The media reports have also highlighted Sher Edling and the Environmental Law Institute’s links to Michael Burger, executive director of Columbia University Law School’s Sabin Center for Climate Change Law, and Ann Carlson, whose nomination to lead the National Highway Traffic Safety Administration was recently withdrawn by the Biden administration. Among other criticisms, Republicans and industry groups had accused Carlson of helping recruit municipalities to file climate liability lawsuits.

Avi Soifer, a law professor and former dean at the University of Hawaii, said Energy Policy Advocates is “grasping at straws” by questioning Recktenwald’s credibility.

The oil and gas industry is also represented in the Environmental Law Institute’s leadership ranks. The institute’s board of directors includes executives from BP PLC and Shell PLC, which have been named in several of the climate liability lawsuits, along with attorneys from law firms that represent oil and gas companies. Board members include Raymond Ludwiszewski, a partner with Gibson, Dunn & Crutcher LLP, a firm that represents Chevron, a defendant in most of the climate liability lawsuits.

Scott Janoe, a partner with the law firm Baker Botts LLP — which represents Sunoco LP and its subsidiary, Aloha Petroleum Ltd., in the Honolulu case — is a member of the Environmental Law Institute’s Leadership Council, which backs the group financially. Another Baker Botts partner, Alexandra Dunn, is also a member of the leadership council. Dunn led EPA’s chemicals office during the Trump administration.

Dunn, Janoe and Ludwiszewski did not respond to requests for comment on this story.

Judges routinely participate in training programs focused on law, policy and science, and oil companies involved in the Honolulu case did not echo Energy Policy Advocates’ claims in court — even after Recktenwald offered both sides an opportunity to object.

Energy Policy Advocates said Recktenwald disclosed his appearances at Environmental Law Institute events only after the group filed several public records requests with the court. Energy Policy Advocates is not directly involved in the litigation.

In his disclosure, Recktenwald noted that he would be speaking at a June Environmental Law Institute seminar, “Environment, Energy and Natural Resource Disputes: The Use of Special Masters in Resolving Complex Litigation.” He told the parties they could raise concerns about his participation by May 19.

Neither side objected.

Soifer noted that not only had Recktenwald disclosed the judicial education he’s participated in, he also included slides from his presentation.

“If he has asked the parties and they haven’t raised an issue, what more do you want?” Soifer said.

No ‘whiff of bias’

Energy Policy Advocates’ ties to the oil and gas industry are unclear. The group’s tax-exempt status — which provides information about how it raises and spends money — was revoked in 2021 because it had failed to file paperwork for three years.

Its leadership team includes Matthew Hardin, who is listed as an officer for the conservative group Government Accountability & Oversight, which has been led by Chris Horner, a former member of Trump’s EPA landing team. The group has financial ties to the fossil fuel industry: Bankruptcy records filed by coal giant Murray Energy Corp. in 2019 showed a $300,000 contribution to Government Accountability & Oversight.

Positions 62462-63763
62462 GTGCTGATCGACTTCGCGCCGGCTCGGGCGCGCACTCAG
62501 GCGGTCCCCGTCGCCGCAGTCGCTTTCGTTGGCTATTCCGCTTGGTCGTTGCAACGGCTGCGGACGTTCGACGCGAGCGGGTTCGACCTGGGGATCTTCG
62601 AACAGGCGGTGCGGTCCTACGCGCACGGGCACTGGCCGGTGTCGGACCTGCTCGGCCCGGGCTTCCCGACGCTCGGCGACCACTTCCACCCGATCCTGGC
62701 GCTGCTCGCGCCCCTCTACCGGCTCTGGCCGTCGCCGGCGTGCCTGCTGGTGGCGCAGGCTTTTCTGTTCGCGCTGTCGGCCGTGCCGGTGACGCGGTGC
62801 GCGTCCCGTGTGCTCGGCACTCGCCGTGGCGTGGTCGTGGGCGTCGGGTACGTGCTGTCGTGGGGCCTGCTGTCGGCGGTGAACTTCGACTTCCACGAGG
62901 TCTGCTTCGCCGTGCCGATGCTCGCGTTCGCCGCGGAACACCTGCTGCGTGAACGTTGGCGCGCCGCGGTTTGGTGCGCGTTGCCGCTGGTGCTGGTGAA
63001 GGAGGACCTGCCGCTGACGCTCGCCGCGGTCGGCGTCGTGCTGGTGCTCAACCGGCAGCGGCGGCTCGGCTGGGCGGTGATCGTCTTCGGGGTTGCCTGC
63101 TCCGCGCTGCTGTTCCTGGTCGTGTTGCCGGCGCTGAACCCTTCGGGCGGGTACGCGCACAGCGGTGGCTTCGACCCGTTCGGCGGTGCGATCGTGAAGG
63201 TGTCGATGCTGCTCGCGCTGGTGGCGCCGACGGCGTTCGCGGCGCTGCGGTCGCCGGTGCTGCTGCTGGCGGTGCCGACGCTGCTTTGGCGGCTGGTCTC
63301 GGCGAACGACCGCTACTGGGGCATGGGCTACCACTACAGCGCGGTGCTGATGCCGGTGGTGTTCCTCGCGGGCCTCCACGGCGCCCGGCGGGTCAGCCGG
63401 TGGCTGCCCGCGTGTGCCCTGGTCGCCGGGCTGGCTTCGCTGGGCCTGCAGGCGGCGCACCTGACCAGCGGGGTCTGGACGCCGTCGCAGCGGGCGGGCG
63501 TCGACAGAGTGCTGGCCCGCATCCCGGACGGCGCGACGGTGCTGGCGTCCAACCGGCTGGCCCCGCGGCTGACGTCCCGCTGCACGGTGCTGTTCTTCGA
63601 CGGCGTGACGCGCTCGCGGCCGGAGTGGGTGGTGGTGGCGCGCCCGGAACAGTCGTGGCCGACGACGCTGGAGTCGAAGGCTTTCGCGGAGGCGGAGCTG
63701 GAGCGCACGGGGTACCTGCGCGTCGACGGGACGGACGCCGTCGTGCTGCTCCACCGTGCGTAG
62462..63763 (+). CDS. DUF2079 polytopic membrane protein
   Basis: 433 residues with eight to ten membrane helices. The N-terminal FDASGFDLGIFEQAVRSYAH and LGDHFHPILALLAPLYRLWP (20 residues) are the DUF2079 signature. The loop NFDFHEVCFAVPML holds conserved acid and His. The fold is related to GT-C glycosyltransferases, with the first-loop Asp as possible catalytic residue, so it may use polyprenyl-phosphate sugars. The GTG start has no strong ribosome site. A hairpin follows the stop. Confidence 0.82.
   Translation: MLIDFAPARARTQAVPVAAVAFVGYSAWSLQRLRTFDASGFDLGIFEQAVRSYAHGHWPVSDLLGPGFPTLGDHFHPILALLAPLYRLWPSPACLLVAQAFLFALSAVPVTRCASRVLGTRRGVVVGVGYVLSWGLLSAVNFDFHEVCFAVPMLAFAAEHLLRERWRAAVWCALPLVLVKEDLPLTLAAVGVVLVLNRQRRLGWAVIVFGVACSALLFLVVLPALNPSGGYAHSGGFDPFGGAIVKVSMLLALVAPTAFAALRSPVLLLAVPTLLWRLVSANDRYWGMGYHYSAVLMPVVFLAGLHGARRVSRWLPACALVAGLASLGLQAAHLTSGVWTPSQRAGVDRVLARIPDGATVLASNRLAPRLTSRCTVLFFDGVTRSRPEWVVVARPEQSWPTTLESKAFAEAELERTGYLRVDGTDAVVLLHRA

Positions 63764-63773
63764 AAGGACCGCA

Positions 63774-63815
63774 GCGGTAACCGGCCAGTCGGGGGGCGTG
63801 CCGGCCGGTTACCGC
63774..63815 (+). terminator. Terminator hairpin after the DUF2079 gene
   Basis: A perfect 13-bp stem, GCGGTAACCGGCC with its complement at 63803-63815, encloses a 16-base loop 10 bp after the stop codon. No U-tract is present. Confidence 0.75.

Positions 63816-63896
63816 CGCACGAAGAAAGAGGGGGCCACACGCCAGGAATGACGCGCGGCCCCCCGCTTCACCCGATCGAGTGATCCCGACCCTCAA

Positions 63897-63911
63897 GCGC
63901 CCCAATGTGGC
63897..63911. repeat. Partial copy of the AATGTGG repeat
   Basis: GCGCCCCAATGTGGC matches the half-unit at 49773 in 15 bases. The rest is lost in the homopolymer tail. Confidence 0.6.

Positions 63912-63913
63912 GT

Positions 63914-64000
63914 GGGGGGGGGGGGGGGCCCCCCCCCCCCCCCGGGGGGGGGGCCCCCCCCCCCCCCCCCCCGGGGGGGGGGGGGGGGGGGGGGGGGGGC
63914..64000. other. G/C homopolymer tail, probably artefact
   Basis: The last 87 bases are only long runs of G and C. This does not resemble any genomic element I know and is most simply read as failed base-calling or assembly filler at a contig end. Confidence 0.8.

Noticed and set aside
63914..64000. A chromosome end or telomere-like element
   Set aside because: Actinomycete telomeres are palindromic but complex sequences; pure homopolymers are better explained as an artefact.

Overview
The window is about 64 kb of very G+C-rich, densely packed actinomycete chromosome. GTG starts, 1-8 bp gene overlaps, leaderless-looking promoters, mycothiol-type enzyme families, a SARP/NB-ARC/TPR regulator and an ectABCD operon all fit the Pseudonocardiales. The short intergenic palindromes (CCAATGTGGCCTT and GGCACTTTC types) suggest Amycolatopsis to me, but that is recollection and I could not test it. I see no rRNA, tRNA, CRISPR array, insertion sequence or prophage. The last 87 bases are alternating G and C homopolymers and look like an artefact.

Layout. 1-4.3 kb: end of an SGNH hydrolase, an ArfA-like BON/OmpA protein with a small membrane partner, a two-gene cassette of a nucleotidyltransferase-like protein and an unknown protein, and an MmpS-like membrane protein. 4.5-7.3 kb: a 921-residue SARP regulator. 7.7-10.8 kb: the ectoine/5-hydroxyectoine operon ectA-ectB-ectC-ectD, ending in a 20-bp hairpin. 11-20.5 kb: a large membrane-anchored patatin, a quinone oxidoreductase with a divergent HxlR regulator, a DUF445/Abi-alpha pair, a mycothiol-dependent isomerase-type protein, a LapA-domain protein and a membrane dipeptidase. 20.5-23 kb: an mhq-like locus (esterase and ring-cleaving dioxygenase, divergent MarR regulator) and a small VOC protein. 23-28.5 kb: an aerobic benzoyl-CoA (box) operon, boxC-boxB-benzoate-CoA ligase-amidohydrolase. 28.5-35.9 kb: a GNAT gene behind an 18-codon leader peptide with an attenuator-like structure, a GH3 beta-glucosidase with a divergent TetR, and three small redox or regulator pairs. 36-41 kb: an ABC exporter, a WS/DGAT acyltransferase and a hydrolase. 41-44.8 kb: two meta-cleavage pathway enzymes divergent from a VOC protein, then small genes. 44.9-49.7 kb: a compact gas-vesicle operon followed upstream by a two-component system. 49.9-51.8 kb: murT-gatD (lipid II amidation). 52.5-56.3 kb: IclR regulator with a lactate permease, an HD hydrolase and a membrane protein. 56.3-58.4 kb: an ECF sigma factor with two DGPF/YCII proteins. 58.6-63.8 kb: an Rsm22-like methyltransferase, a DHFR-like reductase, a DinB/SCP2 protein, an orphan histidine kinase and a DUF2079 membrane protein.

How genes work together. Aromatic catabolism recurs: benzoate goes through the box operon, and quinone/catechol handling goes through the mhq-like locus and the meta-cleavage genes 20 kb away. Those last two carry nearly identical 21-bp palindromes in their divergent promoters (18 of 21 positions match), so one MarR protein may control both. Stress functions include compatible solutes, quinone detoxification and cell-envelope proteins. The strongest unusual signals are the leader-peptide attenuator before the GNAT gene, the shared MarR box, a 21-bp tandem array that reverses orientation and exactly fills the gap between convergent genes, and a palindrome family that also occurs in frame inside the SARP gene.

Horner, who represents Energy Policy Advocates on public records matters, said he could not speak to the group’s financing. He said he would forward a request to Energy Policy Advocates, which did not respond.

Horner said it was “unfortunate” that parties in the Honolulu climate case did not take up Recktenwald’s call to raise concerns about his involvement with the Environmental Law Institute.

“I am afraid I do not see any shift among defendants to tackle the campaign to parade plaintiffs’ witnesses and amicus supporters before as many judges who might hear these cases,” he said.

Energy Policy Advocates, which has ties to a number of anti-climate policy groups, has filed numerous public records requests against attorneys general in the mostly Democratic states that are leading climate liability lawsuits. The group also filed a friend of the court brief at the Supreme Court in 2020, supporting the oil industry’s first plea for the justices to toss out the climate cases.

The group has also questioned the motives of the Environmental Law Institute’s Climate Judiciary Project, which was established in 2019 to help judges understand the emerging field of climate law. The group has accused the institute of launching the project after climate liability lawsuits against the industry were dismissed by federal judges in New York and California in 2018.

In a 2019 Environmental Law Institute publication, however, Scott Fulton, who was then serving as president of the institute, wrote that former Climate Central President Paul Hanle and former BP America official David van Hoogstraten raised the idea. They said at the time that the project was needed because judges “often feel insufficiently grounded in climate science.”

Sandra Nichols Thiam, who leads the institute’s Climate Judiciary Project, said the program is run in concert with established judicial education institutions. Those include the Federal Judicial Center, the education and research arm of the federal court system, which is chaired by Supreme Court Chief Justice John Roberts.

Judges, she added, routinely participate in programs about new legislation, emerging case law and other developments. And she said the scope of the Environmental Law Institute project extends well beyond the climate liability lawsuits to include regulatory and permitting cases, along with local planning lawsuits.

Thiam added that the project presents the “consensus, basic facts of climate science” — which she notes is not being contested by the oil industry in the liability lawsuits from Rhode Island, Honolulu and other local governments.

“The framework that we are working within is important for people to understand,” she said. “If we even appeared biased or if there was a whiff of bias, we wouldn’t be able to do what we’re doing.”